Re: New proposed fix for here(), was RE: Enveloped Signature Transform, XPath Transform: function here()

Hi John,

This appears to be a potential solution, very feasible to implement,
however it seems to me that it would entail certain restrictions:

The enveloped signature transform could only be applied to the
reference "". A reference "#id" or "#xpointer(../../*)" (fleshed
out) would be C14N'ed first and so the enveloped signature would
fail. Or am I wrong? I can blame it on Larium if so ;} Now, it
would be possible to express such a signature as reference "",
followed by enveloped signature, followed by an XPath transform,
however that appears somewhat cumbersone.

If this is unacceptable, one option would be to eliminate the
enveloped signature transform altogether and replace it by an
enveloped signature reference. After all, if your definition is
in terms of a reference, that seems to me to be the place to put
it. Enveloped signature is a slightly incongruous transform by
its very nature.

So, one would write:

  <Reference URI="#enveloped-signature(*)">...</Reference>

Where the "*" is interpreted exactly as a normal reference URI:

  URI="#enveloped-signature()" -- the whole document
  URI="#enveloped-signature(#id)" -- the document subtree rooted at id
  URI="#enveloped-signature(#xpointer(...))" - the xpointer subtree

In this case, the enclosed reference is resolved and passed to
enveloped signature as the original DOM tree (here() etc can be
used) and then the result is C14N'ed, as usual.

I can also see that this is getting a bit ugly. I am embedding
a great deal of information in a simple URI. Of course, this is
functionally equivalent to an initial <XMLTransform> element
which receives the raw DOM tree. Would that be a better option?
Essentially, the input to an XMLTransform would be the DOM
node set and the supported algorithms would be enveloepd
signature and xpath, as we currently support. This would eliminate
the added requirement of XPointer resolution.

In terms of implementation, this would probably match exactly
what most folks have already implemented:

Currently, we (I) have an implementation whereby the enveloped
signature transform can peek the original DOM structure out of
the input (what Gregor correctly described as a "hack").

Implementing an enveloped signature reference would simply
remove this from being an explicit transform; the implementation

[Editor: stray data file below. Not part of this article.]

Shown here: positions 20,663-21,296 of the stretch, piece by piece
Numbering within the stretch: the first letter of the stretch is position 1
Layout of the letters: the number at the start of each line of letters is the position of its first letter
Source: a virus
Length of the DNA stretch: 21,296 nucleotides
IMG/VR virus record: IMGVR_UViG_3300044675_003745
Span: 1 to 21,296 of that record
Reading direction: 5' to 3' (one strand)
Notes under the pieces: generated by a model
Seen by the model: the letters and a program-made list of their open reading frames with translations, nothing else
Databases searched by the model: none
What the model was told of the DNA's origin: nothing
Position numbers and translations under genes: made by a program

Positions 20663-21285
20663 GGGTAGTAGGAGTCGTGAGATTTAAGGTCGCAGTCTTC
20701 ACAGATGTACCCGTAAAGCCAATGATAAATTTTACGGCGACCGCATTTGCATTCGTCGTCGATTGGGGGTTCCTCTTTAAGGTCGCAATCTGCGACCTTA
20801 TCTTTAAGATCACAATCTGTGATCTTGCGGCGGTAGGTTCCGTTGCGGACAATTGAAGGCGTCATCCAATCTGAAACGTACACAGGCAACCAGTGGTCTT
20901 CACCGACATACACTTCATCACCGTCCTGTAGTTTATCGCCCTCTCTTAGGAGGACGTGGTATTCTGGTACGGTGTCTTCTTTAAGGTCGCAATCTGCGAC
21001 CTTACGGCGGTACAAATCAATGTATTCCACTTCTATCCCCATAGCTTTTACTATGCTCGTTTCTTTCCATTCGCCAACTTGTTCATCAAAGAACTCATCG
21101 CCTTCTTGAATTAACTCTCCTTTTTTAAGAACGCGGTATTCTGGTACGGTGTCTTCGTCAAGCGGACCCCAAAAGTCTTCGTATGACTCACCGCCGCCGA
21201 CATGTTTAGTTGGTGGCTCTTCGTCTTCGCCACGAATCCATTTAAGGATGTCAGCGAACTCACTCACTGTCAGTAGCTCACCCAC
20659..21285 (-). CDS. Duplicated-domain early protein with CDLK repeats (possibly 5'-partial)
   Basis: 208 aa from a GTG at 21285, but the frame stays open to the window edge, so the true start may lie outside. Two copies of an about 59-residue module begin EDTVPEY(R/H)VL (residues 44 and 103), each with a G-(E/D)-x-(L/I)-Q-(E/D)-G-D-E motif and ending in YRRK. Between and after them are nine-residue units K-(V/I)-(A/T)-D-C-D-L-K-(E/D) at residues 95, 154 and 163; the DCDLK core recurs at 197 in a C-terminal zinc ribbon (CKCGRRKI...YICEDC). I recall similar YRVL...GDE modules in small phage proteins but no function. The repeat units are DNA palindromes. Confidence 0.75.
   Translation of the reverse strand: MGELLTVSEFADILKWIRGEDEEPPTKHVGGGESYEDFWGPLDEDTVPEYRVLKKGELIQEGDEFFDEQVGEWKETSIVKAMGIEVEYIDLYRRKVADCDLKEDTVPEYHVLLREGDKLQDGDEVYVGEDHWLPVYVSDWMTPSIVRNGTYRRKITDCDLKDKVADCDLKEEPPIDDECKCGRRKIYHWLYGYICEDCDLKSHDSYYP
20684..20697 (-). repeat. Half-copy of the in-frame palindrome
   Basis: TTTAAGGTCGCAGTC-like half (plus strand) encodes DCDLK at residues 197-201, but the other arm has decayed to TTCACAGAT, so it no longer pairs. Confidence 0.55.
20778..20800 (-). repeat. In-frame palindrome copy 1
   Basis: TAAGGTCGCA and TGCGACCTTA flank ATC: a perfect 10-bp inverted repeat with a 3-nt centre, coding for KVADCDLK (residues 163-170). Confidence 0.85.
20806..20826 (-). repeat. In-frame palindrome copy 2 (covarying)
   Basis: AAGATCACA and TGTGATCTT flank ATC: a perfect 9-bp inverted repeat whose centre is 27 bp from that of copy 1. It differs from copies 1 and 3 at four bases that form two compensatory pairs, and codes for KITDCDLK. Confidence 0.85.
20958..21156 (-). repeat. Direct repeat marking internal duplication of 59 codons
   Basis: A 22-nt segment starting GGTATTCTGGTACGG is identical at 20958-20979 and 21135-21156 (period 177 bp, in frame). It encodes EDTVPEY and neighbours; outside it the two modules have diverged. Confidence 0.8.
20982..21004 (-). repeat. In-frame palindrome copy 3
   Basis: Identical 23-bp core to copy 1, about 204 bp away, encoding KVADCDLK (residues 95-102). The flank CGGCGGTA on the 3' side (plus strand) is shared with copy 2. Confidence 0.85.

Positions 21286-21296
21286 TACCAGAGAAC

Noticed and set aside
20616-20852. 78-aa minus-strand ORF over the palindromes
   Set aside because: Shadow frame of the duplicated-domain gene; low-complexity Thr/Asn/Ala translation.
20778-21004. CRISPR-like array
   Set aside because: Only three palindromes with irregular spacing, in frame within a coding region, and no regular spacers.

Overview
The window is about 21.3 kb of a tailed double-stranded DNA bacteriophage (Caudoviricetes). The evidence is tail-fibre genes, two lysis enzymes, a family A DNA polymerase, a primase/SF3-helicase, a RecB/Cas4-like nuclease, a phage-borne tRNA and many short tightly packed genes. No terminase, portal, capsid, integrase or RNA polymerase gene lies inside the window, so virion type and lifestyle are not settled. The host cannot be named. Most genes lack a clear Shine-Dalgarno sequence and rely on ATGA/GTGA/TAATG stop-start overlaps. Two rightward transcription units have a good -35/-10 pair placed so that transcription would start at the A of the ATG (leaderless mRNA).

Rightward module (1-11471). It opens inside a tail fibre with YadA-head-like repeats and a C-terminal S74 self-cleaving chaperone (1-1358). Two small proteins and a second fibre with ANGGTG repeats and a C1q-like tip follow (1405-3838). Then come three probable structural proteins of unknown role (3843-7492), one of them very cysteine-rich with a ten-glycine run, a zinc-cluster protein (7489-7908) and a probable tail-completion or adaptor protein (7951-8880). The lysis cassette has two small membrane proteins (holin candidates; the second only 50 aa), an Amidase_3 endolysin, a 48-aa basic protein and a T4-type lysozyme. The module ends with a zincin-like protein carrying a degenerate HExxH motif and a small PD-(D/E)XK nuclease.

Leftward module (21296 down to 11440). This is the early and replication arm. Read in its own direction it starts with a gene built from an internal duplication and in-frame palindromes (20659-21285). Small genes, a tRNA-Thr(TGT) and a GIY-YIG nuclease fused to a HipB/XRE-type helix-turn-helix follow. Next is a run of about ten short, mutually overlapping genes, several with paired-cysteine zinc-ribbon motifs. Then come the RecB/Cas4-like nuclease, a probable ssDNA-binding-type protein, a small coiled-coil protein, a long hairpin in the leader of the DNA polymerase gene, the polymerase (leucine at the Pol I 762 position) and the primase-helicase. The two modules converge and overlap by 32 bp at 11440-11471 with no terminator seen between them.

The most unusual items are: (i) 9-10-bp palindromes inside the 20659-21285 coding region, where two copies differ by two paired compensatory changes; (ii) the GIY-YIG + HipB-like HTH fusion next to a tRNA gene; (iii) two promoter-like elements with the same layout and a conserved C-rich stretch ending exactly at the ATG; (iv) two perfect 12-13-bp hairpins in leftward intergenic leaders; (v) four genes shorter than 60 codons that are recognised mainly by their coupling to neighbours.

would be identical.

Implementing an XMLTransform element would simply remove its
"hack" aspect.


>Hi Gregor and Joseph,
>Other implementers ran into same problems you are reporting.  At the
>Pittburgh F2F, we decided to address that problem by
>1) Removing the here() function from the XPath transform
>2) Specifying the enveloped signature transform as follows:
><Reference URI="#xpointer((//. | //@* | //namespace::*)
>   [count(ancestor-or-self::dsig:Signature |
>here()/ancestor::dsig:Signature[1]) >
>   count(ancestor-or-self::dsig:Signature)])">
>	<Transforms>
>		<Transform Algorithm="
>	</Transforms>
>In other words, take the current document, apply the same XPath that we
>previously specified, then canonicalize the result.
>As I sit here today trying to write that up, I realize that it fixes the
>XPath transform, but does not solve the underlying problem, which is that
>the enveloped signature transform needs an extra piece of information that
>is simply not in our transform processing model.
>It is important to realize that although we can say 'it must behave as if'
>the signature were created by the above Reference, but that doesn't fix the
>fact that it is still a transform, so our processing model does not allow it
>to act like the above Reference.
>Instead, it is necessary to fix the processing model. The reason that we
>cannot do this by giving transforms access to the parse tree is NOT that it
>is a hack, but rather that it is actually not going to work.  Even with
>access to the parse tree, the here() function cannot return a node of the
>parse tree because it is the parse tree of the current document not the
>parse tree of the octet stream's copy of the parse tree.
>It occurs to me today that we can fix this problem by adding a second
>implicit string parameter to each transform.  All we have ever really needed
>is to uniquely identify the signature we are currently processing.  We have
>found that it is hard to do this by 'id'.  However, the path from a node
>(such as the Signature element) to the root of a tree (the document root) is
>unique and therefore it is relatively easy to dynamically compute a simple
>XPath expression to describe its location within the document.
>I propose that the processing of Transforms should begin with computing the
>XPath expression string that describes where the Signature element is within
>the current document.  The Signature identifier string remains constant
>during the processing of transforms, but any transform needing implicit
>access to this information can have it.
>The expression would be of the form /doc/echild[n1]/.../Signature[nk], where
>the signature is at depth k below the doc root (which is depth 0), and the
>numbers n1...nk are a unique signature identifying the path between the root
>and the Signature.  Obviously, if the Signature is the root element, then
>the string would be "/Signature".
>I propose that the XPath and enveloped signature transforms should use this
>expression to obtain a node within the parse tree representing the octet
>stream input.  This could be returned by a function such as
>this-signature().  This would obviously replace the here() function.
>Chairs:  Can we now seek consensus from stakeholders on this proposal?  As
>soon as consensus is reached, I can provide the modified text.
>John Boyer
>Development Team Leader,
>Distributed Processing and XML
>PureEdge Solutions Inc.
>Creating Binding E-Commerce
>v: 250-479-8334, ext. 143  f: 250-479-3772
>1-888-517-2675 <>

Received on Saturday, 12 August 2000 08:35:47 UTC